If you have read any of Damasio’s other books or any of my posts about them here, you already know that he thinks that we conceptually slight feelings and emotions, that these are really the foundation of our mental life and that thinking follows feelings’ lead.  This is quite in line with Susanne Langer’s notion that our minds are based upon feeling, thus the title of her magnum opus, Mind:  An Essay on Human Feeling, so I really appreciate Damasio’s conceptualization.  (He does not cite Langer; very, very few do and I find that regrettable). And in Strange Order he makes an even stronger statement, oh boy!

A couple of quotes will frame his view for us.  Damasio sees “the roots of human cultures in nonhuman biology” and he finds that “the conventional contrast between affect and reason comes from a narrow conception of emotions and feelings”.  His understanding rests upon the central importance of homeostasis, that function wherein life maintains itself within healthy parameters.  Our emotions and their mental derivatives, feelings, are in his view our response to changes in homeostasis.  For example, consider how our impulse to be sociable varies with our homeostatic status.  When we are sociable, our homeostasis becomes more stable, and when we feel unsociable, our homeostasis grows more vulnerable.  Thus, a key factor in the health and continued longevity of elders is their social contact.  Remember as well that married people (really those in a close, stable relationship) generally enjoy greater health.  Damasio even makes the argument that  religious beliefs and practices function to ensure that humans are sociable and thus enjoy more stable vitality.  That is what feelings and culture do for us.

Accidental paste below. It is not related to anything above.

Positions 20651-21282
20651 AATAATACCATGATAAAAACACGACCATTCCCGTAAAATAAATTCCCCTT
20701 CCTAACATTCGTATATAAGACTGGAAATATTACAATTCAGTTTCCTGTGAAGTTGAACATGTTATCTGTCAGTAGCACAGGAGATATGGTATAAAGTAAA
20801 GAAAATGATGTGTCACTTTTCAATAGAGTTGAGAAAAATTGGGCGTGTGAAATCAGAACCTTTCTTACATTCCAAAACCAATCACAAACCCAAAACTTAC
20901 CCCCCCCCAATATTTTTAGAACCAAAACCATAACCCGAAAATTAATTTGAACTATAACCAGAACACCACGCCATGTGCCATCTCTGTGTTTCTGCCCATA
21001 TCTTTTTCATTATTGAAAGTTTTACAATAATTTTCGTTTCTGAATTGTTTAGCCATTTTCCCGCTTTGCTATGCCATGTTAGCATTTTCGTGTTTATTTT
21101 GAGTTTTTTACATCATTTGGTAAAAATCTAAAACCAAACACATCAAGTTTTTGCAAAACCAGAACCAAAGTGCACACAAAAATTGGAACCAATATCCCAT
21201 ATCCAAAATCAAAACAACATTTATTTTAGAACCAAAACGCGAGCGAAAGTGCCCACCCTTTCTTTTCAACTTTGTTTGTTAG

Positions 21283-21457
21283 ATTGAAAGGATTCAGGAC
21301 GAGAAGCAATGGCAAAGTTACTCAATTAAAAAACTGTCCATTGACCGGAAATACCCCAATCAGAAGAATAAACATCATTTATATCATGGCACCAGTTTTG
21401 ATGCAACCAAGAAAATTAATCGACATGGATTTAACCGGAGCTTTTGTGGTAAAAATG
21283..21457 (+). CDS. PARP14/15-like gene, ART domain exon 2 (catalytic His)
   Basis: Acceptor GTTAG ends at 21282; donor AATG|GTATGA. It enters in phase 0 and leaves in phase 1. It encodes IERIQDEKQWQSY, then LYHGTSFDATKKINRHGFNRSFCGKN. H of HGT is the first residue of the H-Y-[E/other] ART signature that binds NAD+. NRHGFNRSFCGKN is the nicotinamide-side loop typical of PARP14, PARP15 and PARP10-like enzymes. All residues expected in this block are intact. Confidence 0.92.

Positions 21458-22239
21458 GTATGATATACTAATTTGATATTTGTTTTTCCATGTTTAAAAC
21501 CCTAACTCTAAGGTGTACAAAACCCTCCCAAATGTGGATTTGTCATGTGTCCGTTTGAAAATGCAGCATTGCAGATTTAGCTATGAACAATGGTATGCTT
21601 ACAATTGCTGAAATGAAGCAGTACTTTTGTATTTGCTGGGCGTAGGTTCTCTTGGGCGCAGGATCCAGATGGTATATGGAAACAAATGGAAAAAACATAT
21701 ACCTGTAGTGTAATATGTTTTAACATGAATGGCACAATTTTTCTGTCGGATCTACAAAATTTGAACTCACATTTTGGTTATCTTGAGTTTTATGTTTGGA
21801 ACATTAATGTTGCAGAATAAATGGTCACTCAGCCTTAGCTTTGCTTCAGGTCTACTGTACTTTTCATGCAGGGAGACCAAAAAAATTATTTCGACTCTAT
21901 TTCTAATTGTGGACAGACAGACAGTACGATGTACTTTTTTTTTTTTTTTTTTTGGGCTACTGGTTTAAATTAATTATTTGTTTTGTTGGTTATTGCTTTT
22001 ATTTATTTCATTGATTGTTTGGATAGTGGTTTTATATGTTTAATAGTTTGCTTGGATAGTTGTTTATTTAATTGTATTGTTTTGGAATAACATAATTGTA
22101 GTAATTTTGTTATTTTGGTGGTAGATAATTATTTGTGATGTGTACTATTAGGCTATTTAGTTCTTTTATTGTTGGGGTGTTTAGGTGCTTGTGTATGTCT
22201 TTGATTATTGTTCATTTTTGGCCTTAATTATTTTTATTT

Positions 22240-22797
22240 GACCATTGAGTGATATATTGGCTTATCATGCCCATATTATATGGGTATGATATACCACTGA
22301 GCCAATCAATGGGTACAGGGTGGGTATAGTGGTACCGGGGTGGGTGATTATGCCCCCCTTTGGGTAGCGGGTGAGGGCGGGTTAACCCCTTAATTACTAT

Damasio sees such phenomena as basic to life, i.e., evident throughout different evolutionary complexity.  Bacteria in a resource rich environment that enables easy homeostasis go their own individual ways, but in a resource poor one they clump together for support. Some use chemical signaling to monitor how many conspecifics are around just in case.  Likewise, human “cultural instruments first developed in response to the homeostatic needs of individuals and of groups”.  Damasio understands that “feeling and subjectivity are old abilities” and not dependent upon the evolution of brains with cortex.